Steve Martin’s King Tut – LewRockwell

This post has been sitting on the back burner for over three months.

I will sometimes have an idea for a post but am not sure if I want to do something with it or what I want to do with it.  Well…the time has arrived for this post – and the reason will become clear shortly.

The Whitest Music Ever: Prog rock was audacious, innovative—and awful.  So says James Parker at The Atlantic.  Well, he might be right in what he says in the title, but right off the bat I don’t like this guy:

The trapped, eunuch ferocity of Geddy Lee’s voice, squealing inside the nonsense clockwork of Rush, disturbs me.

He is both overtly mocking Geddy Lee and covertly mocking what I consider to be Rush’s best album ever, Clockwork Angels.  Better that this guy advocated nuclear war with Russia or something.

And from whence comes the title of this piece?

“We’re a European group,” declared the lead singer of proto-proggers The Nice in 1969, “so we’re improvising on European structures … We’re not American Negros, so we can’t really improvise and feel the way they can.” Indeed. Thus did [progressive rock] divorce itself from the blues, take flight into the neoclassical, and become the whitest music ever.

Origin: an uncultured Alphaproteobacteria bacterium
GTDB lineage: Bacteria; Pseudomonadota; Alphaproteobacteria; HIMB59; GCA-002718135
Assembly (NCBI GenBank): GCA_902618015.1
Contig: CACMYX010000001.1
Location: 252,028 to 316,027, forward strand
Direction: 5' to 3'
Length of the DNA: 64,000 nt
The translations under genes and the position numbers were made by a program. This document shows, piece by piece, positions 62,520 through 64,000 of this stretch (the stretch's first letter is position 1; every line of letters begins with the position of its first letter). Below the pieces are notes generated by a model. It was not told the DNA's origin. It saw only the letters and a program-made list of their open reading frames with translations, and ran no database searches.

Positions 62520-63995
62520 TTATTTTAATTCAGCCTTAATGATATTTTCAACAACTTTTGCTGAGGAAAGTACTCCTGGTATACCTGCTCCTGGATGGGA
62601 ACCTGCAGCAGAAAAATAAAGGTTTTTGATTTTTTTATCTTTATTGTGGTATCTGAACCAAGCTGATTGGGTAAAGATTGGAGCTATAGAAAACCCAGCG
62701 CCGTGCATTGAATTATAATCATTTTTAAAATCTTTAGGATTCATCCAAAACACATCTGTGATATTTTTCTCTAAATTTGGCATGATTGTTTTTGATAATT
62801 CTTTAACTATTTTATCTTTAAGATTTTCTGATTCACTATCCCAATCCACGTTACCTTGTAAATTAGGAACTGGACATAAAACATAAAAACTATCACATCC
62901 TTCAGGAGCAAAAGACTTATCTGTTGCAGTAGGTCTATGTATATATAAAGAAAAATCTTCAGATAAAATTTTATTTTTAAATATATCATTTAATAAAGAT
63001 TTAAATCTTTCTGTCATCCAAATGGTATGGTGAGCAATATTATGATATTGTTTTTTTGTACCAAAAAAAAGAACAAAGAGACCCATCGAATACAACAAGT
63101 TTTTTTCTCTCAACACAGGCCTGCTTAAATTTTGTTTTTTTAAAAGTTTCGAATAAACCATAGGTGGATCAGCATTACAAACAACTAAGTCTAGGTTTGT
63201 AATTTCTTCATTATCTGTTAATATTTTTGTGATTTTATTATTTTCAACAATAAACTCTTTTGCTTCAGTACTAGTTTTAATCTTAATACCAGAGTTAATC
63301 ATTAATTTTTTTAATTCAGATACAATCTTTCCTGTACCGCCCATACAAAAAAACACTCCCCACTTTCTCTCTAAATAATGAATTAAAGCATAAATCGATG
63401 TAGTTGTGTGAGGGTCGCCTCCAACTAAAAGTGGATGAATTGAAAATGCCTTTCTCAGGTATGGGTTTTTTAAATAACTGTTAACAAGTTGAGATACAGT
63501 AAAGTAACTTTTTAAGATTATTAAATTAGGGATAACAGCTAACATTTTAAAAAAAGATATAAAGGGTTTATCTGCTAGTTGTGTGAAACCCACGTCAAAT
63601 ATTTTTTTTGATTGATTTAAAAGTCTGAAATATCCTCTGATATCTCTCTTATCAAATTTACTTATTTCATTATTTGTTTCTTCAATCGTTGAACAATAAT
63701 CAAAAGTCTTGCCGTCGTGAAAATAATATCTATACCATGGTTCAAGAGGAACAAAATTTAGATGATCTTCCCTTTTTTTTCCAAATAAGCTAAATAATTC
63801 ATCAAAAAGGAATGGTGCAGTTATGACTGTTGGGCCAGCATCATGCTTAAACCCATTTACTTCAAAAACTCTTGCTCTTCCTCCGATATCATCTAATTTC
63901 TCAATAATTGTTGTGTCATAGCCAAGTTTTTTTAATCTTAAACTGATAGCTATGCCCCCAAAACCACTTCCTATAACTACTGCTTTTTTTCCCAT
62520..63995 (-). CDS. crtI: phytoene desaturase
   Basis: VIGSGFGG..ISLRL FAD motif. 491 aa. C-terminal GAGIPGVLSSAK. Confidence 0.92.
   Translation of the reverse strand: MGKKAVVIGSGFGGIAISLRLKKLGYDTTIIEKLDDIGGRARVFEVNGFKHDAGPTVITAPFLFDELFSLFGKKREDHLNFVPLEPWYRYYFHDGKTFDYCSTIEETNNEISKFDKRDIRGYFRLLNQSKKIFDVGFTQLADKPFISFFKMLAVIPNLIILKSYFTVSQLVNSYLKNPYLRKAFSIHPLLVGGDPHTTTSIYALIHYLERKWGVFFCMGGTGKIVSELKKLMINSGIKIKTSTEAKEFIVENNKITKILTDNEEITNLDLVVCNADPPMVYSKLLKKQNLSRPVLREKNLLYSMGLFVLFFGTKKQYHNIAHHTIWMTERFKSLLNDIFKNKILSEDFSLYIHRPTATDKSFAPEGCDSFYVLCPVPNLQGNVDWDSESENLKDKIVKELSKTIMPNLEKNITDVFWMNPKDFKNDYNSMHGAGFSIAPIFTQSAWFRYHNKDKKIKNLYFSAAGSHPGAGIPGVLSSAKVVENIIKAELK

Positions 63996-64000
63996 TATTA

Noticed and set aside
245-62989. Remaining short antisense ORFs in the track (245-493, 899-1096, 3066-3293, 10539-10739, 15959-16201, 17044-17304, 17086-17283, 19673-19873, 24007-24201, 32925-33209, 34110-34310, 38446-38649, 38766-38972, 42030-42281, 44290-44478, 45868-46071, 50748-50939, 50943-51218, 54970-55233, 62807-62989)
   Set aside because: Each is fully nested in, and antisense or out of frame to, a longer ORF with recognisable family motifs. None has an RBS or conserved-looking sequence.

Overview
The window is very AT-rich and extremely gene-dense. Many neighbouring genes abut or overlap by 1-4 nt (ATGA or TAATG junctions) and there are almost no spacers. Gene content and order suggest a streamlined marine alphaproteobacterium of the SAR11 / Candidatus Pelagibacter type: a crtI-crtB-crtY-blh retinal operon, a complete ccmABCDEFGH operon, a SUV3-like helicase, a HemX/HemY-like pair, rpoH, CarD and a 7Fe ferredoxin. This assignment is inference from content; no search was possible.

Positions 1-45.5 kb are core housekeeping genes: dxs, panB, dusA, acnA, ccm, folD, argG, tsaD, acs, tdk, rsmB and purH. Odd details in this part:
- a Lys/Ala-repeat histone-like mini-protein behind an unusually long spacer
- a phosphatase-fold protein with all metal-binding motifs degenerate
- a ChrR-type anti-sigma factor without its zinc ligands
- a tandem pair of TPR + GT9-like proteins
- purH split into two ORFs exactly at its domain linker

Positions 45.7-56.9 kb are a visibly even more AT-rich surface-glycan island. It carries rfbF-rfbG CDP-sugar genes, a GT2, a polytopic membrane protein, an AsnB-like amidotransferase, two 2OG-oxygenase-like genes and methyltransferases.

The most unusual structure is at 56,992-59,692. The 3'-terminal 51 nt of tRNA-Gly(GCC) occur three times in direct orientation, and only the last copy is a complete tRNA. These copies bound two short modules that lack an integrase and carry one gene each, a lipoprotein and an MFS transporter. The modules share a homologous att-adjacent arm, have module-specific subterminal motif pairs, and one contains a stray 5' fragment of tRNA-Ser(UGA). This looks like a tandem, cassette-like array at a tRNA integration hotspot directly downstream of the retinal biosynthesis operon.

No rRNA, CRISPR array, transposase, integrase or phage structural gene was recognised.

Time to buy old US gold coins

The whitest music ever?  I think “King Tut” by Steve Martin is the slam dunk winner.

But, let’s go with progressive rock, as is suggested by Mr. Parker.  No matter your preference or disdain for progressive rock, I believe we could agree that it is, perhaps, the most complicated music of this (and maybe many) generation(s).

Multiple time signature changes; complex chords and structures; lyrics that seem to have no rhythm when read, flow beautifully when sung to the music, etc.  It takes…

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